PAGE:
Federal judge in Texas blocks state’s controversial and restrictive abortion law
The ruling by US District Judge Robert Pitman means medical professionals can again offer abortions in the state after around six weeks of pregnancy, without being sued by members of the public.
“This court will not sanction one more day of this offensive deprivation of such an important right,” Judge Pitman said in the ruling.
The judge’s order temporarily freezes the Texas law, which sparked outrage across the country, as Joe Biden’s Department of Justice attempts to overturn it.
The Republican-pushed law, which came into effect on 1 September, bans abortions after a foetal heartbeat is detected and makes no exceptions for rape or incest.
This generally happens after around six weeks of pregnancy, a point at which many women do not even know they are pregnant.
Lawyers for the Texas attorney general’s office said at a hearing last week that the state would appeal such an order to the 5th US Circuit Court of Appeals, which is regarded as one of the most conservative in the country.
That court has previously allowed the Texas abortion ban to proceed.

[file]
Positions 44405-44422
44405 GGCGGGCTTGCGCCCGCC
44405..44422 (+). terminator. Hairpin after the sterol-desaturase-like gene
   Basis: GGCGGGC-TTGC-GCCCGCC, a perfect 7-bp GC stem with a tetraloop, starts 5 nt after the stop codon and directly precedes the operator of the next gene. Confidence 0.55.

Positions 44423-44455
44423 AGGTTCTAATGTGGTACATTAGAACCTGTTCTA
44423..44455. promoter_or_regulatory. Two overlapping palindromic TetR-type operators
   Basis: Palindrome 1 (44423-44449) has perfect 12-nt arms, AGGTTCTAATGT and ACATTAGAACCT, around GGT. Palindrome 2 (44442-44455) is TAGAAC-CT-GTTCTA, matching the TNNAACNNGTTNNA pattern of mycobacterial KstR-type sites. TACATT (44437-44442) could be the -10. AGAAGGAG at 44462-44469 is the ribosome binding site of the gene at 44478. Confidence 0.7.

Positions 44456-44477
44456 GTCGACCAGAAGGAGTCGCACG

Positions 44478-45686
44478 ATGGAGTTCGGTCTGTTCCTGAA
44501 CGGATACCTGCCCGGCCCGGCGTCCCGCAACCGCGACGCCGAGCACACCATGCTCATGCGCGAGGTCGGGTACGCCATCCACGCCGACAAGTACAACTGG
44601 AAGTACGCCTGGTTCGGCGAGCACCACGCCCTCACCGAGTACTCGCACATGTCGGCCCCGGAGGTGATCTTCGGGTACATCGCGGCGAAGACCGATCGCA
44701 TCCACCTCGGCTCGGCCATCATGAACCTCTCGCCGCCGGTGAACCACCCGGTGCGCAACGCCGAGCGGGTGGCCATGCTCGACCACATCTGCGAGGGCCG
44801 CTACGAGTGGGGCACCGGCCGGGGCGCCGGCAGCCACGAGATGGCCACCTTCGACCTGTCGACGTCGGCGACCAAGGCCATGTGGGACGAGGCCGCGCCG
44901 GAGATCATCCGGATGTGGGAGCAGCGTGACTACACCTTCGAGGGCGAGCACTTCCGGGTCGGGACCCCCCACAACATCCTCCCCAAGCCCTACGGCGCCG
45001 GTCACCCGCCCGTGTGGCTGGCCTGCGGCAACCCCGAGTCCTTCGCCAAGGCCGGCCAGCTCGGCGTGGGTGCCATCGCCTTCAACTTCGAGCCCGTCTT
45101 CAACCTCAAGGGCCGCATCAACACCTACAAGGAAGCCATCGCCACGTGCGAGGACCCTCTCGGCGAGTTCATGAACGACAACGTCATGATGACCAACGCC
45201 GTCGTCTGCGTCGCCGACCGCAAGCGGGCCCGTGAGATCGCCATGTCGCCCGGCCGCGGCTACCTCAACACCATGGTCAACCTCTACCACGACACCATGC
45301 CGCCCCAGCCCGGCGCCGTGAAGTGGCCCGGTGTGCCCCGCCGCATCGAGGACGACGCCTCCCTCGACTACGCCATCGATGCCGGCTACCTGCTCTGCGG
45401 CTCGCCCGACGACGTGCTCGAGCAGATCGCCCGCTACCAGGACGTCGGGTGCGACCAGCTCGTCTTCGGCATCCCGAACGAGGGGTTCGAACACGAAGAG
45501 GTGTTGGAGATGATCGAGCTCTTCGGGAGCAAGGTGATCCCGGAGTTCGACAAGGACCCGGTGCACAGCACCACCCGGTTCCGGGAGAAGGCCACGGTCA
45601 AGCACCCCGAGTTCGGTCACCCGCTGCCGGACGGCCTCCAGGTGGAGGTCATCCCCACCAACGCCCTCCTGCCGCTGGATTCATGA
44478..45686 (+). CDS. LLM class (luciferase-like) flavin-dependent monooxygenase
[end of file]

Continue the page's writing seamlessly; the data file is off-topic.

The US Supreme Court, which stunned pro-choice campaigners when it refused to block the law, may eventually get to rule on the injunction and the law itself.
The Department of Justice had argued that the law be blocked while cases play out in court because of its impact on women in the state, who now have to drive long distances to find an abortion clinic.
The Texas law, which prevents access to an abortion that violates Roe v Wade, also allowed private citizens to sue doctors or anyone else believed to have broken it and to receive payments of $10,000 per illegal procedure.
In the wake of the law passing in Texas, US Attorney General Merrick Garland announced that the Department of Justice was bringing a lawsuit as it was designed “to prevent women from exercising their constitutional rights by thwarting judicial review for as long as possible.”
During a hearing on the case, Justice Department attorney Brian Netter called the law an “unprecedented scheme of vigilante justice” that must be struck down.
Judge Pitman, who is based in Austin, was appointed by Democratic former president Barack Obama.
Additional reporting by agencies